"This is an opportunity for surgeons to legitimize their own symptoms and have the nerve to say something so they can keep on operating longer into the future. I guarantee I'm going to start talking about it."

Other laparoscopic surgeons agree that more needs to be done to prevent injury, including Dr. Daniel B. Jones, chief of Minimally Invasive Surgical Services at Beth Israel Deaconess Medical Center in Boston and an associate professor of surgery at Harvard Medical School.

Jones said he does try to adjust equipment before surgery for his comfort, but not midsurgery, and not if the patient's needs get in the way. He also tries to stretch between surgeries and get enough rest, but that sometimes gives way to his schedule.

Parts wear down
And if he has pain, the only one likely to hear about it is his wife, because "there's no glory in admitting you have a sore neck."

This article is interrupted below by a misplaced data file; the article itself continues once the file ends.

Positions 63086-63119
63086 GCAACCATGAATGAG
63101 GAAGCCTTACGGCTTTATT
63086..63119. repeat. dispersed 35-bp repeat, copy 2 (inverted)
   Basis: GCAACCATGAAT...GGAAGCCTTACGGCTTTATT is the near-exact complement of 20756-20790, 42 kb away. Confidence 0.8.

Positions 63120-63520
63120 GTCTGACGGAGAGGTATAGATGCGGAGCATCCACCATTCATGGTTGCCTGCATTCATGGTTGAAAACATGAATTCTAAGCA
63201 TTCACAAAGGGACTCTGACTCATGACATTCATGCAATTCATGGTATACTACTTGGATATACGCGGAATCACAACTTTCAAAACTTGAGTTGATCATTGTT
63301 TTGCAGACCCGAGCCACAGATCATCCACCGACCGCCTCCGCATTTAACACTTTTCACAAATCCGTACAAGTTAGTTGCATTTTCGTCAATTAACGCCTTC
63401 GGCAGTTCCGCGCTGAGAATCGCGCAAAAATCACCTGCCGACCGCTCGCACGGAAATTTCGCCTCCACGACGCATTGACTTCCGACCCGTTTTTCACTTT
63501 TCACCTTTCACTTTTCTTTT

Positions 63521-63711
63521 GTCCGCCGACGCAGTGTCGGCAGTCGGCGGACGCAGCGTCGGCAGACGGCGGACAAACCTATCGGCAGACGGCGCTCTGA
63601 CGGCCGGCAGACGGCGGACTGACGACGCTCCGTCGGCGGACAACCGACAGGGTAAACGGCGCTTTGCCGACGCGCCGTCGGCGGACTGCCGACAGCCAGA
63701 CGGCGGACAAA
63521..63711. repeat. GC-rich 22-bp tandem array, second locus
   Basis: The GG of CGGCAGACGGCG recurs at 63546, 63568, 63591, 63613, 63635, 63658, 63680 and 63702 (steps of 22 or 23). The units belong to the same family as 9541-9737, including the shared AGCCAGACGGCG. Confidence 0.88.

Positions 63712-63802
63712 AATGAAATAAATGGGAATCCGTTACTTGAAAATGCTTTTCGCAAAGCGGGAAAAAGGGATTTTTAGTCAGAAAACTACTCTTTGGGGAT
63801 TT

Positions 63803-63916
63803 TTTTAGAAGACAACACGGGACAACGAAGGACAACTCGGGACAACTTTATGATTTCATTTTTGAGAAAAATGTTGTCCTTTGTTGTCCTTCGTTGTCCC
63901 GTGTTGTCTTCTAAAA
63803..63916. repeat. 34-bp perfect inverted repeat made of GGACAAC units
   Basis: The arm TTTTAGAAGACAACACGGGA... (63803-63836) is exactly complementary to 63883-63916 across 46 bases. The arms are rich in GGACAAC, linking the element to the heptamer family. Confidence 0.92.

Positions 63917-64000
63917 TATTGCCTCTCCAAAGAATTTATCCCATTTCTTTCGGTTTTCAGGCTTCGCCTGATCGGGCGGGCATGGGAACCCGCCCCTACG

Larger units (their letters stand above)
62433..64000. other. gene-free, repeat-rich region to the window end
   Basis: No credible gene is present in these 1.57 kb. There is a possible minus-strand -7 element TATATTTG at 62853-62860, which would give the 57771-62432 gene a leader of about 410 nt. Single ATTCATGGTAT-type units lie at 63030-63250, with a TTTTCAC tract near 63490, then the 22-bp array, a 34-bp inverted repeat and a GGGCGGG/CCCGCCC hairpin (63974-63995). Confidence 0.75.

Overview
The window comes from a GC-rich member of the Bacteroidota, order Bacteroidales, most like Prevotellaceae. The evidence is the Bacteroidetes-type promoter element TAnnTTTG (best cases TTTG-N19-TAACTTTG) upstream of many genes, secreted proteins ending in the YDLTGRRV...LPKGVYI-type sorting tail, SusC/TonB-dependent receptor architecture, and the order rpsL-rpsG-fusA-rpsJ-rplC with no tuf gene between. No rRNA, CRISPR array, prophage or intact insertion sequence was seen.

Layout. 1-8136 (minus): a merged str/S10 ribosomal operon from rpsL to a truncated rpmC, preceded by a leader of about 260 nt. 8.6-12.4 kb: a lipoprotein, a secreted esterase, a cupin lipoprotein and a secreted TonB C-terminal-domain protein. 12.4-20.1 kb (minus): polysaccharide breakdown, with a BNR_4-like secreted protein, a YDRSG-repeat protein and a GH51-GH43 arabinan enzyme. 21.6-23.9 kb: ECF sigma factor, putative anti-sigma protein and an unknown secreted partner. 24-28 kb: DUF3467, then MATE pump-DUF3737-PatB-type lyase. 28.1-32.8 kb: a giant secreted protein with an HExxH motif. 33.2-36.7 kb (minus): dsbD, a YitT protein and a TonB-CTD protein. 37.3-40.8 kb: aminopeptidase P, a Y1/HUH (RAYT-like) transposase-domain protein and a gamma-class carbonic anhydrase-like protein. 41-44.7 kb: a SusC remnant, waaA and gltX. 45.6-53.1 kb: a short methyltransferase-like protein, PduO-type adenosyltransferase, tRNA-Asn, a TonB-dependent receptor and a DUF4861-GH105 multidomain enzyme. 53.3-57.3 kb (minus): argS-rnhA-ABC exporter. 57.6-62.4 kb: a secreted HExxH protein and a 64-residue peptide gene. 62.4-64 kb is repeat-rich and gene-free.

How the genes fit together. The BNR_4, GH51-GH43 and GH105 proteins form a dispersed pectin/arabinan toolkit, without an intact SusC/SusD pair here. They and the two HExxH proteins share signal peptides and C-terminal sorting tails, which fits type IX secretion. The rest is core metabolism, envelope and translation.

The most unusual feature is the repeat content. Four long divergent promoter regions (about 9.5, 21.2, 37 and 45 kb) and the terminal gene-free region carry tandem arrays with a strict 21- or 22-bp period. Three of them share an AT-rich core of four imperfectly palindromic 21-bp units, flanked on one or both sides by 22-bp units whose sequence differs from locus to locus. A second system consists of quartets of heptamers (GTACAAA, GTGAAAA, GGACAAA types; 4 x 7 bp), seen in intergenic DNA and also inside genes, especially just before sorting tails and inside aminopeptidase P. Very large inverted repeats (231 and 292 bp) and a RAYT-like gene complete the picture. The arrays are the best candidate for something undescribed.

Still, Jones said, "We've got to remember that even if we were made out of steel, parts used over and over again are going to wear down."

He noted operations are frequently six hours or longer and he sometimes does several in a day. He said he knows many surgeons who have needed neck surgery. At 45, he's trying to avoid that fate by paying more attention to his position and equipment.

At the same time, those who make and maintain that equipment are trying to improve on the technology.

Tables, monitors and surgical devices have become more flexible, but manufacturers can only improve on them when they know what's wrong, said Robert Bain, president of the Baltimore Medical Engineers and Technicians Society, whose members repair and test medical equipment.

Developing guidance for manufacturers and doctors is next for Park, who has been studying surgical ergonomics for several of his 18 years in the laparoscopic field. He'd like to lure others into helping because a lot more research is needed.

"We don't know yet what recommendation to make," said Park, who plans to use a laparoscopic training lab he developed years ago for such study.

"I'm trying to fill a void. The first step is awareness that there's a problem."


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